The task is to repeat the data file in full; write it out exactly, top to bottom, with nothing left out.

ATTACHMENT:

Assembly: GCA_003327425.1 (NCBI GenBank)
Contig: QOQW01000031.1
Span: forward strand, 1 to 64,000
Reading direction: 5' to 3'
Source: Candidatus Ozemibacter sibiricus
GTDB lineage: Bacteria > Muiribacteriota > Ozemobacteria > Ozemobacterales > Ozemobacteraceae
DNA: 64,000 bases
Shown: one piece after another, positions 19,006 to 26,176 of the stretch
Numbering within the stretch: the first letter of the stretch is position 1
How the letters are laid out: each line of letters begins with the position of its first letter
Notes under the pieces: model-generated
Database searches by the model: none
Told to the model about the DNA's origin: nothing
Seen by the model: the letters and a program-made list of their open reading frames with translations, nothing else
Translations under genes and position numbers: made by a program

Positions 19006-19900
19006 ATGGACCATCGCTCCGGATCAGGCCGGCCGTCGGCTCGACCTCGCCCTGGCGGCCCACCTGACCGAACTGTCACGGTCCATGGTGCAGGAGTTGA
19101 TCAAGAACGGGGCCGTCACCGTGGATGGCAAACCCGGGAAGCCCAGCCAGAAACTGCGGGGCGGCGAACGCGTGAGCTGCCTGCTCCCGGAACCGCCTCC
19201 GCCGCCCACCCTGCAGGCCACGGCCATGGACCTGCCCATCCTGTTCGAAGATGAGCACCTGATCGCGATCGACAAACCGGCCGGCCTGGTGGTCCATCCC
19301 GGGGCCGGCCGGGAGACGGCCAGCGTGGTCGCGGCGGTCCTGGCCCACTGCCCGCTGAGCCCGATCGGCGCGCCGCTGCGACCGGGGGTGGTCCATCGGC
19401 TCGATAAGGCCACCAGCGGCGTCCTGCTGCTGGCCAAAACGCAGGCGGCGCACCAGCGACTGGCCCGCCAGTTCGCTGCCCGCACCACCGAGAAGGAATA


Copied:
Assembly: GCA_003327425.1 (NCBI GenBank)
Contig: QOQW01000031.1
Span: forward strand, 1 to 64,000
Reading direction: 5' to 3'
Source: Candidatus Ozemibacter sibiricus
GTDB lineage: Bacteria > Muiribacteriota > Ozemobacteria > Ozemobacterales > Ozemobacteraceae
DNA: 64,000 bases
Shown: one piece after another, positions 19,006 to 26,176 of the stretch
Numbering within the stretch: the first letter of the stretch is position 1
How the letters are laid out: each line of letters begins with the position of its first letter
Notes under the pieces: model-generated
Database searches by the model: none
Told to the model about the DNA's origin: nothing
Seen by the model: the letters and a program-made list of their open reading frames with translations, nothing else
Translations under genes and position numbers: made by a program

Positions 19006-19900
19006 ATGGACCATCGCTCCGGATCAGGCCGGCCGTCGGCTCGACCTCGCCCTGGCGGCCCACCTGACCGAACTGTCACGGTCCATGGTGCAGGAGTTGA
19101 TCAAGAACGGGGCCGTCACCGTGGATGGCAAACCCGGGAAGCCCAGCCAGAAACTGCGGGGCGGCGAACGCGTGAGCTGCCTGCTCCCGGAACCGCCTCC
19201 GCCGCCCACCCTGCAGGCCACGGCCATGGACCTGCCCATCCTGTTCGAAGATGAGCACCTGATCGCGATCGACAAACCGGCCGGCCTGGTGGTCCATCCC
19301 GGGGCCGGCCGGGAGACGGCCAGCGTGGTCGCGGCGGTCCTGGCCCACTGCCCGCTGAGCCCGATCGGCGCGCCGCTGCGACCGGGGGTGGTCCATCGGC
19401 TCGATAAGGCCACCAGCGGCGTCCTGCTGCTGGCCAAAACGCAGGCGGCGCACCAGCGACTGGCCCGCCAGTTCGCTGCCCGCACCACCGAGAAGGAATA